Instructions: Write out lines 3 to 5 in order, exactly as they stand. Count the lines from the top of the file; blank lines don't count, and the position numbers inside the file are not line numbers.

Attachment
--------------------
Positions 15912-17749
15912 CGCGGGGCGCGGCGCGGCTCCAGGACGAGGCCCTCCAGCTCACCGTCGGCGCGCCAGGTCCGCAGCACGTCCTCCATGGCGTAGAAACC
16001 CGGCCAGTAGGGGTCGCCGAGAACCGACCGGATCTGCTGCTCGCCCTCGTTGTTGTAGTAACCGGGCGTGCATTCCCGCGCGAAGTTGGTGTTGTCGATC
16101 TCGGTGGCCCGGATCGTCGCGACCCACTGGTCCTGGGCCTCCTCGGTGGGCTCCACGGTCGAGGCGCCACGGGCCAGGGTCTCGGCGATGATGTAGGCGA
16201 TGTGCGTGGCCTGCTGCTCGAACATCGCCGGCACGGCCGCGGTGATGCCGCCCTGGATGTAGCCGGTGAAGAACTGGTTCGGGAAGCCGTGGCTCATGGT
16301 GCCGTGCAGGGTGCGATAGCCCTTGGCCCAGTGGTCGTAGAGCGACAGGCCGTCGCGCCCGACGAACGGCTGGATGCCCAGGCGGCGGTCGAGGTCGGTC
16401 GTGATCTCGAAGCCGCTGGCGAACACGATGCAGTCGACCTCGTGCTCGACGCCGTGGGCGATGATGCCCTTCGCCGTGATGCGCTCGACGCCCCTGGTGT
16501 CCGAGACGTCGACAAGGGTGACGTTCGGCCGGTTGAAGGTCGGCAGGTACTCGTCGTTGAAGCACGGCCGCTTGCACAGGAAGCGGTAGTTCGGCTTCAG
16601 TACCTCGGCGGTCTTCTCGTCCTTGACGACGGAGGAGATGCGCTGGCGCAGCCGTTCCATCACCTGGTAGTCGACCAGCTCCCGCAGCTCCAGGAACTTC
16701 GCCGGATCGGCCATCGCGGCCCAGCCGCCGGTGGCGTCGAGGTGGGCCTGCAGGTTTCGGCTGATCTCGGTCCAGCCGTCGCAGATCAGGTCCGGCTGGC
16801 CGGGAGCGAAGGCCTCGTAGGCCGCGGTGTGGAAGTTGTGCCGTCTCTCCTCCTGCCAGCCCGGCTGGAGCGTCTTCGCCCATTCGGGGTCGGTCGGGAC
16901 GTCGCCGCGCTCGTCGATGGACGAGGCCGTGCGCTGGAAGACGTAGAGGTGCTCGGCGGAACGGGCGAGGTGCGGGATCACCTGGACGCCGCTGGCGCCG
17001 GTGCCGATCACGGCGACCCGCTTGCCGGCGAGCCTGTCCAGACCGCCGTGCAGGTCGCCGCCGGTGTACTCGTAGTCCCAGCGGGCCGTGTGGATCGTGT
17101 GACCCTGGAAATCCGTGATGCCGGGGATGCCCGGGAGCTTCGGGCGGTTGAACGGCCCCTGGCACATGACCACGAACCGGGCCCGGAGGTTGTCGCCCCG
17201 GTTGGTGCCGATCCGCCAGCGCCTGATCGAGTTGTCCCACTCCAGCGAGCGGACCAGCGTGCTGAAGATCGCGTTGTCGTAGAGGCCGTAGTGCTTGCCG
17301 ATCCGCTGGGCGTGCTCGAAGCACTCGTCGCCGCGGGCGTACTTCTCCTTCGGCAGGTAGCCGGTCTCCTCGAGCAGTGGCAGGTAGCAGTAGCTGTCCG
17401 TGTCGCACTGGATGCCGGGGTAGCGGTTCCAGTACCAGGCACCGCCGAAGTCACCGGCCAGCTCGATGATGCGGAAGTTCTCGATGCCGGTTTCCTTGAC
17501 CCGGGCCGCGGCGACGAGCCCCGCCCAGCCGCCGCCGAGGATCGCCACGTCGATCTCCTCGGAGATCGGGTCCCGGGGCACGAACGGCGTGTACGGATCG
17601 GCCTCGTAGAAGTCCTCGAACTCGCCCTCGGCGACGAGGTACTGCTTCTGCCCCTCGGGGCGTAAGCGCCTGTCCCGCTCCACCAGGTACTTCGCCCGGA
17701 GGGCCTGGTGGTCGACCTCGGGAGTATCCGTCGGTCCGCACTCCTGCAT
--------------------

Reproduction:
16001 CGGCCAGTAGGGGTCGCCGAGAACCGACCGGATCTGCTGCTCGCCCTCGTTGTTGTAGTAACCGGGCGTGCATTCCCGCGCGAAGTTGGTGTTGTCGATC
16101 TCGGTGGCCCGGATCGTCGCGACCCACTGGTCCTGGGCCTCCTCGGTGGGCTCCACGGTCGAGGCGCCACGGGCCAGGGTCTCGGCGATGATGTAGGCGA
16201 TGTGCGTGGCCTGCTGCTCGAACATCGCCGGCACGGCCGCGGTGATGCCGCCCTGGATGTAGCCGGTGAAGAACTGGTTCGGGAAGCCGTGGCTCATGGT